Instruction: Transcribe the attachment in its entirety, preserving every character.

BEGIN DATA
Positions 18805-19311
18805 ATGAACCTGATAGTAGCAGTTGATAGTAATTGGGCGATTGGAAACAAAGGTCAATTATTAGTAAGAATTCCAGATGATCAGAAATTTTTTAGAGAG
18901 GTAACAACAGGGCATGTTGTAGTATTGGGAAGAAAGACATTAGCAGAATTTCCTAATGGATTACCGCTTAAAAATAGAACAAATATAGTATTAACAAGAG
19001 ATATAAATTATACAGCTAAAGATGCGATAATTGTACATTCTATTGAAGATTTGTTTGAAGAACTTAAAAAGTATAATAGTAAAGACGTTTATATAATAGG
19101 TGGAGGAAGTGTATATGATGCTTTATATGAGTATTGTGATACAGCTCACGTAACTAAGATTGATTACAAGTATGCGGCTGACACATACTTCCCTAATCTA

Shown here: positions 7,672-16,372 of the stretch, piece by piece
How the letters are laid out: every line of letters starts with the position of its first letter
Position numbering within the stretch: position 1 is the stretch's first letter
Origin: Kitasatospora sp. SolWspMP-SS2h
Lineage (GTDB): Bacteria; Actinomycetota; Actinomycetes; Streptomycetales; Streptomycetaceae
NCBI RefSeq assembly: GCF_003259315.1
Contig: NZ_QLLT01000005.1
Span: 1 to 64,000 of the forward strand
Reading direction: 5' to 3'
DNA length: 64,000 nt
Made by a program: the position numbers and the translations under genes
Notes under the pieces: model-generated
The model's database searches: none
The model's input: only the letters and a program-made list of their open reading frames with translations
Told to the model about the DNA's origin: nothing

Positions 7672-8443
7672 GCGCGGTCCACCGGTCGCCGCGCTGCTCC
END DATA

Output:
Positions 18805-19311
18805 ATGAACCTGATAGTAGCAGTTGATAGTAATTGGGCGATTGGAAACAAAGGTCAATTATTAGTAAGAATTCCAGATGATCAGAAATTTTTTAGAGAG
18901 GTAACAACAGGGCATGTTGTAGTATTGGGAAGAAAGACATTAGCAGAATTTCCTAATGGATTACCGCTTAAAAATAGAACAAATATAGTATTAACAAGAG
19001 ATATAAATTATACAGCTAAAGATGCGATAATTGTACATTCTATTGAAGATTTGTTTGAAGAACTTAAAAAGTATAATAGTAAAGACGTTTATATAATAGG
19101 TGGAGGAAGTGTATATGATGCTTTATATGAGTATTGTGATACAGCTCACGTAACTAAGATTGATTACAAGTATGCGGCTGACACATACTTCCCTAATCTA

Shown here: positions 7,672-16,372 of the stretch, piece by piece
How the letters are laid out: every line of letters starts with the position of its first letter
Position numbering within the stretch: position 1 is the stretch's first letter
Origin: Kitasatospora sp. SolWspMP-SS2h
Lineage (GTDB): Bacteria; Actinomycetota; Actinomycetes; Streptomycetales; Streptomycetaceae
NCBI RefSeq assembly: GCF_003259315.1
Contig: NZ_QLLT01000005.1
Span: 1 to 64,000 of the forward strand
Reading direction: 5' to 3'
DNA length: 64,000 nt
Made by a program: the position numbers and the translations under genes
Notes under the pieces: model-generated
The model's database searches: none
The model's input: only the letters and a program-made list of their open reading frames with translations
Told to the model about the DNA's origin: nothing

Positions 7672-8443
7672 GCGCGGTCCACCGGTCGCCGCGCTGCTCC